Updated: Apr 28
Everyone knows they have a heart and a pulse. We can feel them pushing the blood that carries oxygen and nutrients around our body to feed our cells. But you may be surprised to hear that there is a whole separate network of vessels carrying fluid around the body: the lymph system. The body is a wonderful thing and it is constantly making new cells to replace the old and damaged ones. The ongoing turnover of old cells makes debris that needs to be cleaned up. Also, when we get an infection, the immune system springs into action. That kind of cellular battle leaves a mess behind. In addition, our nutrients and hormones do their biochemical work and in the process, are changed into other chemicals that may be toxic to us. Those chemicals need a route for removal too. This is where the lymph system comes to the rescue! The Lymph system has been likened to the sewage system of the body. It carries away all the unwanted chemicals and cellular debris of daily living. It isn’t part of the nourishment team but just the cleanup brigade, so it only flows in one direction: from our periphery to our core, where it empties near the heart. You are likely more aware of your lymph nodes than the lymph system as a whole. You have probably felt lymph nodes swollen up like little beans in your neck, behind your ears or even at your groin when you were sick. The lymph system is so quiet that it goes unnoticed in everyday life. We only become aware of it if it raises an alarm to fire up the immune system, when we notice swollen lymph nodes. We know the blood has the heart to pump it, but the lymph system doesn’t have the luxury of a pump. We were made to move, and it is movement that powers the flow of lymph. As we move, muscles contract and relax, pushing the fluid through the vessels. Valves along the vessels stop the lymphatic fluid from flowing backward. So we need to move every day to keep the lymphatic fluid moving in the right direction! If the lymph system isn’t working well, we may get edema as the fluid backs up. You may have noticed this if the elastics of your socks leave an indentation on your shins: that’s mild lymphatic edema.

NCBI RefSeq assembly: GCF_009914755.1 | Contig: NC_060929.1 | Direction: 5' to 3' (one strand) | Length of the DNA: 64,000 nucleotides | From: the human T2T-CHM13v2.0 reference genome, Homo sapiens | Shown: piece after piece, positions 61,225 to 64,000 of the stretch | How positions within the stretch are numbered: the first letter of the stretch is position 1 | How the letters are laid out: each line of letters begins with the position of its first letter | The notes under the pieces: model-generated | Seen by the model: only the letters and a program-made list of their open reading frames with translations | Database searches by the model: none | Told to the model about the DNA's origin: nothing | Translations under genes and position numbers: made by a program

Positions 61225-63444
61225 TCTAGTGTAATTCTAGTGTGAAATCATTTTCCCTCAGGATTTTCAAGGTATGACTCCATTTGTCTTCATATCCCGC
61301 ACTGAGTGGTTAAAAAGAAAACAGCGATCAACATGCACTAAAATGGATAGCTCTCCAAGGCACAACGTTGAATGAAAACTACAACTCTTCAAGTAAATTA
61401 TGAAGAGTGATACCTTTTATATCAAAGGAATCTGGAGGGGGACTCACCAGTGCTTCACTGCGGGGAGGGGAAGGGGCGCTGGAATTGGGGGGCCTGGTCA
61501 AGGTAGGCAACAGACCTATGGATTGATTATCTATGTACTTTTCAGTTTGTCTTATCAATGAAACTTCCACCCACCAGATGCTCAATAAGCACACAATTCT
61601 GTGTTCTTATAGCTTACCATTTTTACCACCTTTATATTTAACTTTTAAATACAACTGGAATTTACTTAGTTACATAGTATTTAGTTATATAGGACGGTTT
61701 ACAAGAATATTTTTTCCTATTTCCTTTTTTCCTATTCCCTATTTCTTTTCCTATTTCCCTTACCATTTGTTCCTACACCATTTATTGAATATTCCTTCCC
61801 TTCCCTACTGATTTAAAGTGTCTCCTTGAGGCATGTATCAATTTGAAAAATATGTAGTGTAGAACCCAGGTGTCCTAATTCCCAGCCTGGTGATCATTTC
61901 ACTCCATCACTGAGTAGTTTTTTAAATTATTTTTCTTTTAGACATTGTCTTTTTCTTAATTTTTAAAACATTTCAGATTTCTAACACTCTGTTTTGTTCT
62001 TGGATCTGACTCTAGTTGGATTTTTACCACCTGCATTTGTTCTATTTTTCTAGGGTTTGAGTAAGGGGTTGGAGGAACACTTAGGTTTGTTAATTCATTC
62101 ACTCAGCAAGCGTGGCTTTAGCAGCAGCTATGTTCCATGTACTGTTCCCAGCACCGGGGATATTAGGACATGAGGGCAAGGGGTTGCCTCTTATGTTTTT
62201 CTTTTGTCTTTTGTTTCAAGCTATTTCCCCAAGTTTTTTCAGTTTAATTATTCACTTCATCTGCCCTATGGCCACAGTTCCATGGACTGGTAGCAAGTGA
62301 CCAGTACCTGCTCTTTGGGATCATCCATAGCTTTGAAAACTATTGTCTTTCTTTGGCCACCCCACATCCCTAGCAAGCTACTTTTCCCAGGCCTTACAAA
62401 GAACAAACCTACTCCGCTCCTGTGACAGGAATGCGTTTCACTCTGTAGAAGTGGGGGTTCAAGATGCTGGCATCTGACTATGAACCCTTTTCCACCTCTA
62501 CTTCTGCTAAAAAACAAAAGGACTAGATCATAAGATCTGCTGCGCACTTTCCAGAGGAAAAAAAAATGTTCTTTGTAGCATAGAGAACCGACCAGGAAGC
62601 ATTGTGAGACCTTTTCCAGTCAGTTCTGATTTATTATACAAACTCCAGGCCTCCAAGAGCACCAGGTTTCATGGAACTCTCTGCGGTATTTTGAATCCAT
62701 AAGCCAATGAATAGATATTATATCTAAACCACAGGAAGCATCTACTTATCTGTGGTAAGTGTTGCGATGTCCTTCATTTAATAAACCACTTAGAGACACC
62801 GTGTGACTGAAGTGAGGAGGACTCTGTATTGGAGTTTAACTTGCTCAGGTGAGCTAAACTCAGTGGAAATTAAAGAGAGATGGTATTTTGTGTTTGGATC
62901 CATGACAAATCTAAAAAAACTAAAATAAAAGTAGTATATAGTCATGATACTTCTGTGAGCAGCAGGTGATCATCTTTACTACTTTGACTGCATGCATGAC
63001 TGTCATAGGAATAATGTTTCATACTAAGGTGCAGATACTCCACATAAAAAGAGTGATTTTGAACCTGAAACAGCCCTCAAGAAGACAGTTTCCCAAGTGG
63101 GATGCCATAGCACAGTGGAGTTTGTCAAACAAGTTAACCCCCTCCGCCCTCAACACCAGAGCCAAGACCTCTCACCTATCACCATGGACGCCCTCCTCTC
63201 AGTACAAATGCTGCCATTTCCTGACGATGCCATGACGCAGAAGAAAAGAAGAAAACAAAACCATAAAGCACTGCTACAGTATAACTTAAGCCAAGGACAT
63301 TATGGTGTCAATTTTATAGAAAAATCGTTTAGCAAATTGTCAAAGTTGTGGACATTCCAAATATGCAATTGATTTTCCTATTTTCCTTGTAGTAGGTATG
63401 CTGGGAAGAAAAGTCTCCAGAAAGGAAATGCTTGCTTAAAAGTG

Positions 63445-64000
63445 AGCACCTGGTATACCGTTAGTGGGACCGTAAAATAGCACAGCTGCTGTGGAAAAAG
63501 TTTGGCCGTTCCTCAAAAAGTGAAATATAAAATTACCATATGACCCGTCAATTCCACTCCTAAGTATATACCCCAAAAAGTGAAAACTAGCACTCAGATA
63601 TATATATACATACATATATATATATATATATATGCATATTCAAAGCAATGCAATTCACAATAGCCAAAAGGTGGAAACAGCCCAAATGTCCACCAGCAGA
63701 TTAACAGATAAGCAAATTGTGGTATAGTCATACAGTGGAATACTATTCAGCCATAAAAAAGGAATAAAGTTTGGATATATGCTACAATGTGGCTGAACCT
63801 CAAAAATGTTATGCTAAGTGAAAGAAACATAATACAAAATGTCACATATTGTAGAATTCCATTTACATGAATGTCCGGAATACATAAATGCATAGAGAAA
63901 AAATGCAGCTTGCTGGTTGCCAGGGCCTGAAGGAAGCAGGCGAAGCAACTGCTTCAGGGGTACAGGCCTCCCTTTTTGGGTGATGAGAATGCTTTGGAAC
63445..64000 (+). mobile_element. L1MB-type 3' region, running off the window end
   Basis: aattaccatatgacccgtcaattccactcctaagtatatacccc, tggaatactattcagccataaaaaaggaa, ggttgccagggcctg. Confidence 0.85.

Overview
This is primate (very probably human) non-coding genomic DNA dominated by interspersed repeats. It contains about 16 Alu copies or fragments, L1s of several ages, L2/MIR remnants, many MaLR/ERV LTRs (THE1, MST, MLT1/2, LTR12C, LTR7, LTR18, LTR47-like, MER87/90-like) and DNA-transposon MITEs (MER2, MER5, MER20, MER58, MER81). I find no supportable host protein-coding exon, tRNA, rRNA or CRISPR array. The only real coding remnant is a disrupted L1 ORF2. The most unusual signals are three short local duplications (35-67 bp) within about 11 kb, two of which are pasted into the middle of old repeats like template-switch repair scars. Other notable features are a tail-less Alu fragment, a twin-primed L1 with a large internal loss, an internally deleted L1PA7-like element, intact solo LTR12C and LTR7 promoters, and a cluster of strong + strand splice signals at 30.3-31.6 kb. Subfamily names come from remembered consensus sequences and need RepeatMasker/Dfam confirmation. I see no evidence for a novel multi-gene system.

What are other signs your lymph system may need some help? You may notice swelling of your small joints, tight rings and shoes, morning stiffness, a bloated or boggy feeling in your tissues, swollen lymph nodes and even mental fogginess. Supporting your lymph system may alleviate many of these symptoms. Here are some important ways to keep your lymphatic system moving well: • Drink plenty of water. A good rule for most people is at least 6 glasses of pure water daily. A glass of water with lemon is a great start to the day, and good for your lymphatic system too. Ditch the sodas, sports drinks and fruit juices: they don’t count! Take our water quiz here. • Use herbal teas that benefit lymph flow: some wonderful herbs to consider are Calendula flowers, Cleavers, Dandelion leaf, Echinacea, Nettle and Mullein. You can make your own mix of some or all of these dried herbs, using equal parts of each, avoiding any known allergens. Simmer a half cup (15 gm ) of herb mix in one litre of water for thirty minutes. Strain the mixture and refrigerate. Drink 2 cups (500 ml) daily for 10 days to stimulate and cleanse the lymph system. • If you have access to a sauna, this is a great tool for moving the lymph. Stay in the sauna until sweat begins to flow, then do three minutes of lukewarm showering, towel off and enter the sauna again, until sweat flows. You can repeat this several times, ending with a cool shower. • Dry skin brushing has been used for generations to help the flow of lymph in the smaller lymph vessels that lie close to the skin. Before showering, gently brush your dry skin in small circles, moving up from your fingers and toes, always toward the heart. You will need a loofah or bristle brush to do this, but even a coarse terry cloth towel will do. You will move the lymph and brush off dead skin cells, leaving yourself smooth and shiny!
We SHINE doctors embrace the philosophy: “Don’t let the best be the enemy of the good”.
Penny confesses: Ruth Anne gave me a lovely bristle brush for dry skin brushing, and I was thrilled and duly hung it on the back of the bathroom door to use before stepping into the shower. That was the plan. But daily I would get out of the shower, and THEN see the brush on the back of the door and go “Oh Shoot, I forgot again!!”. After a while of this I realized that this wasn’t happening as planned. So, in the spirit of “Don’t let the best be the enemy of the good”, I forgave myself and compromised. Now, as I wash and dry my body, I move the washcloth and the towel in the directions that move superficial lymph: the same directions used for dry skin brushing. I have replaced the guilt of not doing something I know is really good for me, with the positive of multi-tasking, doing something that is still good for me and takes no additional time out of my life. Now it’s just part of my shower routine.
It took me about 2 weeks to make the new habit, and now I don’t even think about it: it’s a habit for life!